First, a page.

SEATTLE — As Mike Scioscia always preaches, if the Angels are going to get where they want to go, they need to be more than Mike Trout.
On Friday night, the Seattle Mariners walked Trout three times, and the players behind him picked up the slack in the Angels’ 6-5 victory.
Three hitters immediately behind Trout combined for six hits: three for Albert Pujols, one for C.J. Cron and two for Andrelton Simmons. They drove in four of the runs.
The go-ahead run scored in the ninth, after Trout walked, Pujols singled and Cron hit a bouncer that shortstop Jean Segura booted.
The Angels have won four in a row and 10 of 14. They are now 59-58, just a half-game behind the Minnesota Twins for the second AL wild card. They are tied with the Mariners and Tampa Bay Rays.
Their latest victory was the product of a rally from a 5-1 deficit on a night when Ricky Nolasco got roughed up again.
In the seventh inning, the Angels scored four runs, all with two outs.
Cameron Maybin’s two-out chopper would have ended the inning, but it was bobbled by Robinson Cano, and ruled an infield hit. Andrew Moore then pitched around Trout, walking him on four pitches, to load the bases.
Pujols followed a two-strike single into center field, driving in two. Cron yanked a single into left, knocking in one more. Finally, Simmons pulled a double into left, with Pujols chugging around third to score the tying run.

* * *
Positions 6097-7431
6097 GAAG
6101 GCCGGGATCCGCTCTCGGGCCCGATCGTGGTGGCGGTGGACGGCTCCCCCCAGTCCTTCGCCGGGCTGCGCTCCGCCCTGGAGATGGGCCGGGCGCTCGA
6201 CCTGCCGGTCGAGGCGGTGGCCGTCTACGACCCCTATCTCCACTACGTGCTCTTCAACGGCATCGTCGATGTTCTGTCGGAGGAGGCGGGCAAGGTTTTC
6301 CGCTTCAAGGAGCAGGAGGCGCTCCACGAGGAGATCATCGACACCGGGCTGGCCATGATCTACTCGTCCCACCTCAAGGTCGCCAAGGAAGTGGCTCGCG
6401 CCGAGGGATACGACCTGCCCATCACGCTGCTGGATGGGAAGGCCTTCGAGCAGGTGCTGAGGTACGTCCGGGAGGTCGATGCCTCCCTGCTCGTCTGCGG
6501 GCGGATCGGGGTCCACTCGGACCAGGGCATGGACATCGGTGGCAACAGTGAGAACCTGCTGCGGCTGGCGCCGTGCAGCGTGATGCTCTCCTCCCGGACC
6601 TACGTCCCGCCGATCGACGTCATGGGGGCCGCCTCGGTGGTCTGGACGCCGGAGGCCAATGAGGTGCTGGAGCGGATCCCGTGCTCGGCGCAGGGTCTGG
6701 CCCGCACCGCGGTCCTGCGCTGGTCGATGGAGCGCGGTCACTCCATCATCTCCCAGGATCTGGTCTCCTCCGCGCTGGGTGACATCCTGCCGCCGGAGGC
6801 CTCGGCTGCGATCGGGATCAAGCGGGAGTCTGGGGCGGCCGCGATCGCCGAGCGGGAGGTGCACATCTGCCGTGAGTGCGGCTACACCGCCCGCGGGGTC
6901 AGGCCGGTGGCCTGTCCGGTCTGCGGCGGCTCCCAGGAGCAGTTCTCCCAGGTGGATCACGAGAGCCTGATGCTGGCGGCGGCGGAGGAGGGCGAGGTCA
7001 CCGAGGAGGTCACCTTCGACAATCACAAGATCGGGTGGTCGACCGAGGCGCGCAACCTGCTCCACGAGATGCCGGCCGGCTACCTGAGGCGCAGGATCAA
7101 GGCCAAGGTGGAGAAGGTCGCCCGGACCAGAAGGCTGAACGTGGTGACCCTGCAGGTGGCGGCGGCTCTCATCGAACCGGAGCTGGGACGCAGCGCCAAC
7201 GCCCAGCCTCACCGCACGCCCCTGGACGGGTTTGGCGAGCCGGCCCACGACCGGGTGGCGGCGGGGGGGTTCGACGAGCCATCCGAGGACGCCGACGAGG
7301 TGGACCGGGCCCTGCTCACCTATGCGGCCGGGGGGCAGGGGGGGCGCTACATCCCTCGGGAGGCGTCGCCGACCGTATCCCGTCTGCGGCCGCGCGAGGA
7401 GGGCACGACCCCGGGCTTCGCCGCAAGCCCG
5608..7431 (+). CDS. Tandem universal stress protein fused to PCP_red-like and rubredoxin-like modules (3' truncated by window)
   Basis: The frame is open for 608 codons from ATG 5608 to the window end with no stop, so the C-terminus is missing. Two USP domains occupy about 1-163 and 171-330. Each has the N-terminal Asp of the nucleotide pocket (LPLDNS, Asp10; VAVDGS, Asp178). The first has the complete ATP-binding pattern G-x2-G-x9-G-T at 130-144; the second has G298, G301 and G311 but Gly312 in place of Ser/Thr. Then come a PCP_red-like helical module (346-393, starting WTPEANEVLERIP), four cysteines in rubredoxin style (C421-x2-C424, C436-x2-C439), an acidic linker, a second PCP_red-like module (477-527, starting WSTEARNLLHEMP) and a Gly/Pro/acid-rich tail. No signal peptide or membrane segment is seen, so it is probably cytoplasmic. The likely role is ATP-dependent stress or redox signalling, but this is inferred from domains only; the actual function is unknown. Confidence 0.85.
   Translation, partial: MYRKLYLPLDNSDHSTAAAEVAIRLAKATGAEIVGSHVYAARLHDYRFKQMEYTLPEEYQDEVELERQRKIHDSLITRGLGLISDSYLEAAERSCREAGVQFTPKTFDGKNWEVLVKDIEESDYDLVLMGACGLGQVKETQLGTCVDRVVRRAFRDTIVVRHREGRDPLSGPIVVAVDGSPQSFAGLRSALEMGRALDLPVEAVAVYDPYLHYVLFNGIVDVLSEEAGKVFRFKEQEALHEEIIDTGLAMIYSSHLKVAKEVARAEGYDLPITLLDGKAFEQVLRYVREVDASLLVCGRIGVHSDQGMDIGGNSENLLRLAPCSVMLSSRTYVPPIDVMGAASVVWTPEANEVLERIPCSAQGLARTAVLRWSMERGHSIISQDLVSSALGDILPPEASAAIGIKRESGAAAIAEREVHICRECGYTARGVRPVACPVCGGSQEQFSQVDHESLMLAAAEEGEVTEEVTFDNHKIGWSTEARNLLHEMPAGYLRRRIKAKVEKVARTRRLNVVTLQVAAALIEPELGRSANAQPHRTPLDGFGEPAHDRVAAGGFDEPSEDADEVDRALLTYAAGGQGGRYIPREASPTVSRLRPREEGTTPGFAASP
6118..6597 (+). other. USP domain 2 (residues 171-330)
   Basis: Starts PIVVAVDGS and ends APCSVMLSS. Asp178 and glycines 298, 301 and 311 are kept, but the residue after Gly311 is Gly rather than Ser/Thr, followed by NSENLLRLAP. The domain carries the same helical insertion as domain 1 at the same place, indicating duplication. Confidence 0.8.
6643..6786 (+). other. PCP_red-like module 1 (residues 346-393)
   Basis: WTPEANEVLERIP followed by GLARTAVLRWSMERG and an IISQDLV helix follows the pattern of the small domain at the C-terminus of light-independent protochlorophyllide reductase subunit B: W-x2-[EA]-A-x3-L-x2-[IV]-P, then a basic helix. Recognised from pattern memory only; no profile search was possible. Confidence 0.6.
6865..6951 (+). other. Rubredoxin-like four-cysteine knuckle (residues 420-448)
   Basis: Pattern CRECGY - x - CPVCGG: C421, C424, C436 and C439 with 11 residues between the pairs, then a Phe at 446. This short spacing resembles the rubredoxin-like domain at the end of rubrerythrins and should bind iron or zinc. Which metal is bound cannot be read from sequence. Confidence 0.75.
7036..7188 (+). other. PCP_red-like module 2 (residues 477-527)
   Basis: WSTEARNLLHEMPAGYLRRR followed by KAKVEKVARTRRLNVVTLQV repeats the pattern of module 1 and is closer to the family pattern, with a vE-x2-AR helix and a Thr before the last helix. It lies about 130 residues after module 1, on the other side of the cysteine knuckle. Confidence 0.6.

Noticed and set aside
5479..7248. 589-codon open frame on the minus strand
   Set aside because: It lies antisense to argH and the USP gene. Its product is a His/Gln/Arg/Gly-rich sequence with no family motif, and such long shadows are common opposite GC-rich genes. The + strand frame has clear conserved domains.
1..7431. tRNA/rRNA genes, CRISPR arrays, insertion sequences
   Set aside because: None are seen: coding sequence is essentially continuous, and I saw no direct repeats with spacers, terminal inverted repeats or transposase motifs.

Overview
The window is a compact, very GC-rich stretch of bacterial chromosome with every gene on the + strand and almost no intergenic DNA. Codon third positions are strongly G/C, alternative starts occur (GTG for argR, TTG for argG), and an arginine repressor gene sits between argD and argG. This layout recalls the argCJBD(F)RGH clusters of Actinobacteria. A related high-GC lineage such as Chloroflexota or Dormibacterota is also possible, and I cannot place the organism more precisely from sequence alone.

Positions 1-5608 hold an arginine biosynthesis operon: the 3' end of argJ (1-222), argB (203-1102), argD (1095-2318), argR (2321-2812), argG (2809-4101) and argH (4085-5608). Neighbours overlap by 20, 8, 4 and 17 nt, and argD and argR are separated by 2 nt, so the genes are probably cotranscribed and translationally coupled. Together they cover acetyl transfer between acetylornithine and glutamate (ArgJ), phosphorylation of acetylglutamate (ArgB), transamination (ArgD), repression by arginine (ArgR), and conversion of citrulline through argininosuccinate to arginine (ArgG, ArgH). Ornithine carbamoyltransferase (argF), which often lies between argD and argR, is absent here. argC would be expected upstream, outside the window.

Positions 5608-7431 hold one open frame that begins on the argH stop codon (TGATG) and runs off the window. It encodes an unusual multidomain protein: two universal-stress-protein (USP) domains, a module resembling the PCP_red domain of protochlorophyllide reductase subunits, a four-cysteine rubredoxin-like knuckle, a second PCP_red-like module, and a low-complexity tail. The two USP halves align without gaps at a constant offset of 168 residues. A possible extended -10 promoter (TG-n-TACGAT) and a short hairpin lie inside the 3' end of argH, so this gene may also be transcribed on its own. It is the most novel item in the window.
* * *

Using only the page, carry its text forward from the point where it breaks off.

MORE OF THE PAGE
The rally took Nolasco off the hook after he gave up five runs in five-plus innings.
In the second inning, after the Angels had given him a 1-0 lead on a Jefry Marte homer, Nolasco fell behind, 3-and-0, to Nelson Cruz. He then dumped a fastball right over the middle, and Cruz was swinging. He blasted it over the fence in center, tying the game.
After a couple scoreless innings, Nolasco gave up a two-run homer to Mike Zunino in the fifth. That came on a hanging 2-and-1 slider, and Zunino hit it 450 feet, into the upper deck in left.
Nolasco has now allowed 30 homers, which is his career high and the most in the majors this season.
In the sixth, he gave up back-to-back doubles to Cano and Nelson Cruz to start the inning, and then he was pulled. Cruz ended up scoring a fifth run, charged to Nolasco, after his night was over.
If there is any hope to be found in Nolasco’s season, it’s that he showed just last year he could turn around a rough four-plus months and finish strong.
In 2016, Nolasco had a 5.13 ERA after 24 starts, most of them with the Minnesota Twins. Over his last…